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  • Writer's pictureCari Mackey

Common Opossum of Panama

Oh how I hope it lives through the night, is the first thought I have when someone brings me an animal to take care of. If it can make it through the first night, odds are it will survive to be released back into the jungle which is always the goal. 

Three nights ago my neighbor brought me this amazing, tiny opossum that was orphaned as a result of a dog attack on its mother in a town a couple of hours away. Being the local dog rescuer, someone called her about this sweet little baby opossum they found that needed help and because we don't have a wildlife center and her house is full of adopted dogs, she brought him to me.

Poor little thing was terrified, cold, and thirsty. Ryan and I got right on it getting him warm fluids, a warm place to sleep, and a long night of feeding and hoping he would make it, which so far he has.

Having learned from a veterinarian friend of mine who has cared for many orphaned opossums over the years and being in touch with experts, we are doing our best to ensure this sweet baby makes it back into the jungle some day along with Flora and Faunawho are now enjoying their days in the surrounding jungle but still find safe refuge with us at night.

Opossums are resilient animals that, unlike many others, have been able to adapt and survive in areas where their habitat has been destroyed. A nocturnal animal who calls the jungle home, we commonly see them here outside the restaurant at night crossing the ropes we hung for the monkeys to cross while the canopy tries her best to grow back.

After foraging all night on a wide variety of foods like fruits, bugs, worms, snakes, and even birds, during the day, they rest inside the burrows they created. They carry nesting material with their mouth and prehensile tail into tree cavities, underground, or up in palm or fig trees and sometimes in abandoned nests of other animals where they will call home for a few days until they move on to another spot.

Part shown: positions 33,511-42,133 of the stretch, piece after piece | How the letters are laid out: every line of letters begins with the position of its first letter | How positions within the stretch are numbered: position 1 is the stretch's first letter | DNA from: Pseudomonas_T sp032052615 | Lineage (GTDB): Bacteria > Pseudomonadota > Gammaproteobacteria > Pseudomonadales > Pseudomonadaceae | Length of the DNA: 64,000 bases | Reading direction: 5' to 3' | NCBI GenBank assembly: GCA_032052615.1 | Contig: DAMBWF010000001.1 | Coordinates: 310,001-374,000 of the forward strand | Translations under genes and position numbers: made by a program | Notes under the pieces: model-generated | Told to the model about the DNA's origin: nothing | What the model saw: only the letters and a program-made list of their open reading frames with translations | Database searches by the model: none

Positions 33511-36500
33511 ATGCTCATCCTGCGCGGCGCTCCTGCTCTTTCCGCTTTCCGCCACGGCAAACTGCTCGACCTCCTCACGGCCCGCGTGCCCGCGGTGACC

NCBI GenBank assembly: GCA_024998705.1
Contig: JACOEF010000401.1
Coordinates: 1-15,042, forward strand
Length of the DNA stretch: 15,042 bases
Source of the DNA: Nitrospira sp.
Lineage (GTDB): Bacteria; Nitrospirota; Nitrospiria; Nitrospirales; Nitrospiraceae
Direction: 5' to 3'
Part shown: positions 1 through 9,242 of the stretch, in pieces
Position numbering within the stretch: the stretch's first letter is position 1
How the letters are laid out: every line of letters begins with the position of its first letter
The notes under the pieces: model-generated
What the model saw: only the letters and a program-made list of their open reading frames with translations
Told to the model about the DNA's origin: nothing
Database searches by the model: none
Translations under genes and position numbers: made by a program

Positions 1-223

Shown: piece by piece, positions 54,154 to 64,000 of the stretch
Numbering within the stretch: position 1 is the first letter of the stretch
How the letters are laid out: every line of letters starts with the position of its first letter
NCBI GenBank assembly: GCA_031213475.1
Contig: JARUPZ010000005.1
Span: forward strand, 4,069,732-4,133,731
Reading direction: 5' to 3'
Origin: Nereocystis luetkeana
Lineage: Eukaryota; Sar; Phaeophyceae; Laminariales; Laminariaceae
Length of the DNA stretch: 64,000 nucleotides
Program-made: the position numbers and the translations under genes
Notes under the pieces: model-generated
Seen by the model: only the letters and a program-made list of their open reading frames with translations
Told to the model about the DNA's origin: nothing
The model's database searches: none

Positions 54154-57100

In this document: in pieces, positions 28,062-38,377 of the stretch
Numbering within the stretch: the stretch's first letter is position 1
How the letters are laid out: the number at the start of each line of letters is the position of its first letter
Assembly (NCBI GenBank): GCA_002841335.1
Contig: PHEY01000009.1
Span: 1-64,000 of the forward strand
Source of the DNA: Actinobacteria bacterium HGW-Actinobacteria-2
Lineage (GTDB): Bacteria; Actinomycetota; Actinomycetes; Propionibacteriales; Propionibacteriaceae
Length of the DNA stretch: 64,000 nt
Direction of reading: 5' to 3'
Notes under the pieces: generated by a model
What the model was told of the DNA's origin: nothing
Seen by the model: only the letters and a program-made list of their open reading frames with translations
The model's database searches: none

Though they spend most of their lives alone, opossums will hook up and mate a few times a year, have a gestation period of about 15 days, and give birth to approximately 20 little joeys about the size of a bumble bee. They crawl from the birth canal to the mother's pouch where they latch on and nurse for about 50 days. Inside that warm pouch, the mother only has 9 teats so the young that weren't able to latch on won't survive.

Though they have high birth rate mortality and live a beautiful but short life of only two years, they play an important role in the jungle eco system as seed dispersers, prey, maintain eco system balance by eating a wide variety of foods and their scavenging abilities prevent the spread of diseases plus, they are entertaining for our guests having dinner in our restaurant. 

Join us for dinner and perhaps you'll witness one of these remarkable animals showing off it's mad skills in the jungle that surrounds us and hopefully it will be our newest family member whom we have yet to name. Any suggestions? 

Your Friends in Morrillo,

Cari and Ryan Mackey

Owners and Hosts

Morrillo Beach Eco Resort

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